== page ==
For a polynomial of degree n with roots z1, z2, ..., zn; p(z) = a (z-z1) (z-z2) ... (z-zn) -- that is, the polynomial is determined by its roots only up to a constant multiple. When 0 is not a root we can equally write p(z) = b (1-z/z1) (1-z/z2) ... (1-z/zn) where b = a (-z1) (-z2) ... (-zn). This form has its advantages, one being that b = p(0). -- ToET 16:45, 4 July 2010 (UTC)

Proof through Complex Analysis[edit]

Isn't there a proof which uses complex analysis for the same? --Hirak 99 (talk) 08:53, 12 August 2010 (UTC)

There's a proof using complex analysis already in the article, as the first proof: Basel_problem#A_rigorous_proof_using_Fourier_series. For many other proofs, see Robin Chapman's collection, also linked in the article. Shreevatsa (talk) 09:01, 12 August 2010 (UTC)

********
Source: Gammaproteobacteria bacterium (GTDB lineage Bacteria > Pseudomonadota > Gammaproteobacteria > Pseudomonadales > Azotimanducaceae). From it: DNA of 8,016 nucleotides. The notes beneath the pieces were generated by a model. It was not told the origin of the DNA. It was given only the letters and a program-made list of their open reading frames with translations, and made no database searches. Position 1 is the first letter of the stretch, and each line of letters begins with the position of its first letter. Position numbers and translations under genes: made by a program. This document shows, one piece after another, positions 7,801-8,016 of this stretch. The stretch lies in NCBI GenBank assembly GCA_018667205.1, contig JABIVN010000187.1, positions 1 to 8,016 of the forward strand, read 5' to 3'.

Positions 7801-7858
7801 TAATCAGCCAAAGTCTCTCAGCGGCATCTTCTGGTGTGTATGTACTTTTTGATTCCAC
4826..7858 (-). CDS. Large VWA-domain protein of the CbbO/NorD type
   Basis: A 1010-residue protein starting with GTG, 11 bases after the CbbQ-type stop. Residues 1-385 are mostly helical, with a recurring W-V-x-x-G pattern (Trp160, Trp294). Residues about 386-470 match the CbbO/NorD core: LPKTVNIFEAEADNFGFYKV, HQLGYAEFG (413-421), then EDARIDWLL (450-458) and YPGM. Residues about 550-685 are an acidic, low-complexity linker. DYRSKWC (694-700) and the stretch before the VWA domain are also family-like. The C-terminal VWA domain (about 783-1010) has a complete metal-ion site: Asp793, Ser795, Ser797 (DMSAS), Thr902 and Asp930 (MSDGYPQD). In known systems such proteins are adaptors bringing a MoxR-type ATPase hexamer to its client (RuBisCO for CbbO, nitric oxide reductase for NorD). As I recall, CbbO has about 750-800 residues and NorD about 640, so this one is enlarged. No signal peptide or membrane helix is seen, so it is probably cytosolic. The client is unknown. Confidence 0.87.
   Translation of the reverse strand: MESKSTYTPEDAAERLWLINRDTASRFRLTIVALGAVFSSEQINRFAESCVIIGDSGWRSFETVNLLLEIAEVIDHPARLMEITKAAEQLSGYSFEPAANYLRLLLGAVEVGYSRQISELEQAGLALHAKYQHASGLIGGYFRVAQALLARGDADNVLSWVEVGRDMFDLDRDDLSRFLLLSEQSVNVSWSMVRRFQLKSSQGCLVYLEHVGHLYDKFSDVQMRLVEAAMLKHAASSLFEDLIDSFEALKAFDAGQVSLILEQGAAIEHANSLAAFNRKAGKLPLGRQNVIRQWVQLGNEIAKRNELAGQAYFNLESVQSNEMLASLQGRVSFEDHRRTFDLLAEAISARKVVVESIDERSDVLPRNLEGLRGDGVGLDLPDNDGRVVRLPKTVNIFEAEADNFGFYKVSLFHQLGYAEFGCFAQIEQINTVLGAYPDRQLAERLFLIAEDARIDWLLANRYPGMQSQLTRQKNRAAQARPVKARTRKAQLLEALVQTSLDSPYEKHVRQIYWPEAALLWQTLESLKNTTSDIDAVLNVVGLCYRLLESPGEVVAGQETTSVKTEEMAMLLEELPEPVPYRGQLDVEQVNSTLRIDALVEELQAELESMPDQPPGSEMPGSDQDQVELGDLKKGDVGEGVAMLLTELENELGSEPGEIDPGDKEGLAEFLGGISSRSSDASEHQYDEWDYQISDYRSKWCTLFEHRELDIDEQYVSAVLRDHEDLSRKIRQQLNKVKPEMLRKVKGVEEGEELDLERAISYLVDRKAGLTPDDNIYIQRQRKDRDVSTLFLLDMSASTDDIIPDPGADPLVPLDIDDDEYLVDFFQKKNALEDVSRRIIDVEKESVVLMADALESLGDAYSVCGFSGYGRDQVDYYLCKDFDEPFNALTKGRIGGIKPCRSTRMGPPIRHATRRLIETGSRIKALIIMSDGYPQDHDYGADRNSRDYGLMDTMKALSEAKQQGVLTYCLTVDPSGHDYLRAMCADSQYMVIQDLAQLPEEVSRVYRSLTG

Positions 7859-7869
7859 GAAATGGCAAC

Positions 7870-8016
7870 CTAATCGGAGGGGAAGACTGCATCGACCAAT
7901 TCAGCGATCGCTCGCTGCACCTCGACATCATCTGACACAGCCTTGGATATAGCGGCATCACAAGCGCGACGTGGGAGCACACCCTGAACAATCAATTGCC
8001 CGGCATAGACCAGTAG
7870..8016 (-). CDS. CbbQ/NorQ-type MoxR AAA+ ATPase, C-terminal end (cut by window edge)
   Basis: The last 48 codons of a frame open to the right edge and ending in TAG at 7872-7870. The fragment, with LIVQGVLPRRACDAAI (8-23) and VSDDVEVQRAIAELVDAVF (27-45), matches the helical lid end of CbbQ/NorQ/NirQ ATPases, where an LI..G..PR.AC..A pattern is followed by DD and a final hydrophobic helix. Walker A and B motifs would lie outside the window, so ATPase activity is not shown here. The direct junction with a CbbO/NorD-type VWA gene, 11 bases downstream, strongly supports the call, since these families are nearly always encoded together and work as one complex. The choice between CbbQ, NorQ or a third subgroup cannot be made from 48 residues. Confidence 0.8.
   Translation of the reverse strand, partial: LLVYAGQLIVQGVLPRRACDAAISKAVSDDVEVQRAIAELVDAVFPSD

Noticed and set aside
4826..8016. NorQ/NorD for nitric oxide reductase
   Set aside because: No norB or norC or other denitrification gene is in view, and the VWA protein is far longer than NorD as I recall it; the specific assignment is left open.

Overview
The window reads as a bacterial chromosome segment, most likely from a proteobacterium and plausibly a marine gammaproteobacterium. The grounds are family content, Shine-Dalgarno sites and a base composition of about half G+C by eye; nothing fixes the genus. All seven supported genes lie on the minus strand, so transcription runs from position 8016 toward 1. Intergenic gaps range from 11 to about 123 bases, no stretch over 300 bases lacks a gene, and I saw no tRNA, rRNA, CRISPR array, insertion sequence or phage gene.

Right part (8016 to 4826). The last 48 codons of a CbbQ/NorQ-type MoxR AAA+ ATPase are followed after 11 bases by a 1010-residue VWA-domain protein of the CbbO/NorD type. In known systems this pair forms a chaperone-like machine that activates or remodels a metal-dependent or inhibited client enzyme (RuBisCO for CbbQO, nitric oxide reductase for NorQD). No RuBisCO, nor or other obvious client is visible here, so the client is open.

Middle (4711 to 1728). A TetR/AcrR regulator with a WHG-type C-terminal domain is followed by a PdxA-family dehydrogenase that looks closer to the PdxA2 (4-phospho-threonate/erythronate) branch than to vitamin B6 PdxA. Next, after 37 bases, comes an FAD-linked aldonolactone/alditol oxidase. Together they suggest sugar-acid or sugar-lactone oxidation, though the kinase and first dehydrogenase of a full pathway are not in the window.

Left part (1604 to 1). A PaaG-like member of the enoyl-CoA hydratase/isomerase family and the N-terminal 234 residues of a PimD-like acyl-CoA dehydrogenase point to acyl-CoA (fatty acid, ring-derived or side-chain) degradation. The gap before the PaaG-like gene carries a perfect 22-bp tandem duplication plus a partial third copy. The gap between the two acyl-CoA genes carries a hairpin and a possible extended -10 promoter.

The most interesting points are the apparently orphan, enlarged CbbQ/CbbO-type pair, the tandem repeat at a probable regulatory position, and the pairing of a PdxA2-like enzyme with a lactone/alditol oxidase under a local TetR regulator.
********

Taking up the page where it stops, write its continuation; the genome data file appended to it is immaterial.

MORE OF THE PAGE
wouldt it be...[edit]

would it be too dare if someone (including me) could add the "folklore" [1]? it is about some other sum of reciprocals' solved problem :)

--kmath (talk) 02:33, 26 September 2012 (UTC)

broken link[edit]

Euler's solution of the Basel problem – the longer story PDF (61.7 KB) — Preceding unsigned comment added by 97.86.236.127 (talk) 20:51, 12 June 2013 (UTC)

the record holder's rectangles area will always be greater than the ideal rectangle - citation needed[edit]

"Because π is a transcendental number, the record holder's rectangles area will always be greater than the ideal rectangle."